Monday, September 26, 2011 08:00
It was a worthy effort—and a close call as well. Aaron Pfadt was hell-bent on getting into the 341 Club, an elite group of drivers who have scaled the 5.2-mile Geiger Grade between Virginia City and the Comstock Lode area in 3:41 or less.
The 2011 Spectre 341 Challenge Hill Climb was Pfadt’s first run up the mountain and, technically, was a way to showcase his Salt Lake City company’s—Pfadt Racing—new suspension system for Camaros. The driver knew his car and the suspension; what he had to learn quickly was the tricky 22-turn closed course.
Pfadt is a veteran of performance street driving and road courses. His criteria for participating in racing events was the degree in which they were unusual. The Spectre 341 Challenge made the cut.
He and his 2010 Chevy Camaro SS were well on their way to cracking the code of the winding, treacherous Nevada highway. With a full tank of gas, a passenger and an approximate two-ton weight, he’d managed a 3:56 on the first run and knew the goal time was within reach.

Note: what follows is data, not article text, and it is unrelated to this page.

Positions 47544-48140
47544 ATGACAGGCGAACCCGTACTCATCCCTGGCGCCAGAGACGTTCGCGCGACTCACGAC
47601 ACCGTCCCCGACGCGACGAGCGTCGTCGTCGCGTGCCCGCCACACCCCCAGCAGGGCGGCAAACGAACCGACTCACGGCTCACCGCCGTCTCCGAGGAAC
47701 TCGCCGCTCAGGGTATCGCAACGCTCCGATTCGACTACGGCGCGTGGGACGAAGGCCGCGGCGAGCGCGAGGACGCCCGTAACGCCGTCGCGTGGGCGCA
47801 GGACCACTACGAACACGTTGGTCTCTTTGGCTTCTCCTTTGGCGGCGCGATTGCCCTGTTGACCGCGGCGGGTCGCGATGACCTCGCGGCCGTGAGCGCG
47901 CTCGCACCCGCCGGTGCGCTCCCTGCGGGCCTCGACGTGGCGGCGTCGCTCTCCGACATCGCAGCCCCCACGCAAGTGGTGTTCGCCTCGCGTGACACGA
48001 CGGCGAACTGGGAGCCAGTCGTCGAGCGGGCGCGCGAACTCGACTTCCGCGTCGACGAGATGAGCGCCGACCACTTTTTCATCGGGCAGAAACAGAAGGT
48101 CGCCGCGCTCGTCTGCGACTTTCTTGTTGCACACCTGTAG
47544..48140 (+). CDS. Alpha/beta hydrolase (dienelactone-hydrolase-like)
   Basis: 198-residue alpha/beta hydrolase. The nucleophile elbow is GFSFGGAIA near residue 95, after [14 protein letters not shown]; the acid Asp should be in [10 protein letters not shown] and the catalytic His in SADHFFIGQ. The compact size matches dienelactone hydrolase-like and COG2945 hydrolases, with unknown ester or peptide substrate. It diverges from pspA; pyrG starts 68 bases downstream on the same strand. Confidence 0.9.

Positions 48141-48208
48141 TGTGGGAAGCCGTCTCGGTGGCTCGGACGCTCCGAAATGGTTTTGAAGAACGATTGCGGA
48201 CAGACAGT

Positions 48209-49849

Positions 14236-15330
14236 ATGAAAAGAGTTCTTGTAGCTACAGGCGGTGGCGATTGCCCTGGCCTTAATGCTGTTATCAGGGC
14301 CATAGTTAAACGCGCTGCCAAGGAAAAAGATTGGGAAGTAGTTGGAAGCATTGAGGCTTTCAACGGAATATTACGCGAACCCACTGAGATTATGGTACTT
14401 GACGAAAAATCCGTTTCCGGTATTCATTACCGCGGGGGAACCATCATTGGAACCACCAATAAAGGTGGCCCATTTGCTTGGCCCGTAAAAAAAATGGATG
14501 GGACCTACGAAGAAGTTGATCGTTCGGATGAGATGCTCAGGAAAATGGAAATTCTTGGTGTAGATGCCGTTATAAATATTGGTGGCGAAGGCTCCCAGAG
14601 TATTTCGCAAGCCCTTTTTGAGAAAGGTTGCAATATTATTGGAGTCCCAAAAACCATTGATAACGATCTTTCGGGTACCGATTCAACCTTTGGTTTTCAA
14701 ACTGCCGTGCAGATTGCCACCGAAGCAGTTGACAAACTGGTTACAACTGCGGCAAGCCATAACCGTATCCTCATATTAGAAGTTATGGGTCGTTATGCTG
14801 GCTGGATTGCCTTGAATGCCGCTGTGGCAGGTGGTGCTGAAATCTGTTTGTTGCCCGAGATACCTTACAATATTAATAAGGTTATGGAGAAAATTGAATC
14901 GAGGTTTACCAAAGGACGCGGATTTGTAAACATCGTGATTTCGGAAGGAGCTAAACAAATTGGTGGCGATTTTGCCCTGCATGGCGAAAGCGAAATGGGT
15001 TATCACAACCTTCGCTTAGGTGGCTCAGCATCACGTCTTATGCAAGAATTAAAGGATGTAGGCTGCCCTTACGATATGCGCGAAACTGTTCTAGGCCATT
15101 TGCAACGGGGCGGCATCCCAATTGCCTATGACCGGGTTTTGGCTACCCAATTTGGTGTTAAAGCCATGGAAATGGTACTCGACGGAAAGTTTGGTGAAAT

He’d also managed to whack a full second off each consecutive run, breaking the 3:41 time by two seconds at the end of the first day and dropping another four seconds on the second day.
On the final run, at turn 19, the Camaro lost grip on a dirt-covered section of asphalt and tried to get to the top of the mountain cross country style. And it nearly headed back over the cliff. Once the beast was pulled off the road (after a near-miss by the eventual winner Lou Gigliotti), the actual damage wasn’t as bad as first suspected. But none of that mattered: Pfadt and the Camaro had their eighth spot with 3:31.1. Best estimate: Pfadt was doing 90 mph before he lost grip and 60 when the Camaro tried to crawl uphill.
So what does a suspension expert do to his Camaro to get it Geiger-Grade ready? Or more modestly to showcase what an everyday driver can do with his Camaro? The key is to reduce the sway to make his muscle car more predictable and precise. Assuming the road isn’t off-camber, gravelly, and suffering from two days’ worth of high performance cars. In terms of driving, Pfadt said the challenge was figuring out when to push. The right-hand corners were not the place to push—considering the 500-foot drop if you pushed too much.
Despite the dramatic end to Pfadt’s run, he, like all of this year’s top ten, intend to come back in 2012. Real Car Guys looks forward to covering the next ‘climb.